Damned Lying Statistics, or What passes for Guardian journalism these days?
If anything, things are getting worse.
The culprit this time is Julian Glover, who (if today’s Guardian leader is anything to go by) seems to have taken Mark Twain’s claim that
There are three kinds of lies: lies, damned lies, and statistics.
and adopted it as a professional mantra.
The first sign of trouble is the headlines. Given an uncompromising headline on the front page of the print edition (“Tories in poll lead but losing battle over class”) and an even more strident line on the Guardian’s homepage (“Tories losing battle over class”), the article itself bears the more nuanced “Guardian/ICM poll: Conservatives show vulnerability in class battle“.
At the heart of Glover’s claim is a result from the latest Guardian/ICM poll. Glover writes:
The Conservatives are losing the battle over class, according to a Guardian/ICM poll published today, which shows a third of voters see the Tories as the party of the upper classes.
But there are signs that Labour’s attack on Tory toffs is sticking with a substantial minority identifying the party with the upper classes, even though almost no one in Britain admits belonging to this group.
ICM asked 1000 people whether they felt Labour and Conservatives most stands up for people from the upper, middle, or working classes, or for all people equally. It is perfectly correct that the 33% of respondents said that the Conservatives mostly stand up for the upper classes, but 11% of respondents gave the same answer about the Labour party. It is strange that Glover could not spare the words to contextualise his eye catching claim with this perhaps more surprising result.
The most strikingly dishonest part of Glover’s piece, however, is the claim that the Tories are “…losing the battle over class”. ICM did not ask these questions in preceding monthly polls (December, November, October), so neither we, nor Glover, has any way of knowing what effect Labour’s attempts to make class an issue are having. In fact, it may have had either no effect, or a negative effect – the situation may have improved for the Conservatives – and we could not establish this from the data.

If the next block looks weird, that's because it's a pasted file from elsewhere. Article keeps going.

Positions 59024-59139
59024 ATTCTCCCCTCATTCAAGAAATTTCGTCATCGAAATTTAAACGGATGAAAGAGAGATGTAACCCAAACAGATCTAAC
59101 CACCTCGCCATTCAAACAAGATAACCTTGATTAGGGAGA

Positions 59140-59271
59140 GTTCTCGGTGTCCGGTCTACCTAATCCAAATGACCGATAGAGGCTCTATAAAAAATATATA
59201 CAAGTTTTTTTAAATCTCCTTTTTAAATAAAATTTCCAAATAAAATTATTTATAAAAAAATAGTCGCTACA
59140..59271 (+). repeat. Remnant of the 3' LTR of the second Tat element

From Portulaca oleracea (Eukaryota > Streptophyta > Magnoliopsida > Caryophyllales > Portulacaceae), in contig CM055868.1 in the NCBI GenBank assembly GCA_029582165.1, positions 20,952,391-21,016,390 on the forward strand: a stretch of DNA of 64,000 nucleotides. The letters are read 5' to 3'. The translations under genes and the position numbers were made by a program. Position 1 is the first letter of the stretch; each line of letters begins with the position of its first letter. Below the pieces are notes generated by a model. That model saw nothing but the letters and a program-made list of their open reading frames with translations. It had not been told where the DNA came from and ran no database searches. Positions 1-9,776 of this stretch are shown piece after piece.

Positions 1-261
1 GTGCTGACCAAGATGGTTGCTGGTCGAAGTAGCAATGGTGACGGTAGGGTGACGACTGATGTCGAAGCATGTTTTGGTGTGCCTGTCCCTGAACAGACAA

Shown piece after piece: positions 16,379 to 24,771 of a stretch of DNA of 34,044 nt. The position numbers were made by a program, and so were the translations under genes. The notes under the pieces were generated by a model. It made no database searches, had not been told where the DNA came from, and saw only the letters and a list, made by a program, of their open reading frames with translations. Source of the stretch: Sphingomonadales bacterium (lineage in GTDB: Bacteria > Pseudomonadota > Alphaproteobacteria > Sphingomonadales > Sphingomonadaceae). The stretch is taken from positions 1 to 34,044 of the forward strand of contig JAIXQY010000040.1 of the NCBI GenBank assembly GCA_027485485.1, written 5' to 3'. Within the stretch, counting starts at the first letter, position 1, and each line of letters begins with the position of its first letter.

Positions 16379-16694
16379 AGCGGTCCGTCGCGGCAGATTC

One strong point Glover might have raised – but either failed to identify or else simply ignored – is the correlation between intending voting for a party other than the Conservatives, and believing the Tories are for the upper class. 55% of Labour, 47% of Liberal Democrat, and 39% of “other” voters held that view, compared to 33% overall and just 8% among Conservatives. This finding is particularly interesting because there is no such clear division between voters in Labour’s equivalent measure – 34% of Conservative, 37% of Labour, and 34% of Liberal Democrat voters believe Labour most stands up for the working class. If a Labour core vote strategy is to be pursued, this is the kind of result that would reinforce the belief that focusing class can be effective.
There are also detailed findings which should cause Labour some concern. Overall, 30% feel Labour stands up most for the working class, but that figure drops to 23% in Social Class D & E, and 16% of DE respondents felt Labour stands up most strongly for the upper class (compared to 11% overall).
Interestingly, the ICM poll shows that substantially more people see the Tories as standing up for either the middle classes, or everyone equally, than hold that opinion about Labour (58% versus 47%). If previous research is correct in showing an increasing tendency to self-report as middle class, it is this division between the parties – not the question of the upper classes – which could be most significant.
More tellingly, of course, Labour’s share of the vote declined by 2 points in this poll, to just 29%. If this is what happens when – as Julian Glover believes – the Tories are losing the battle on class – one can only wonder what apocalyptic fate awaits the Labour party if the Tories begin to win the argument.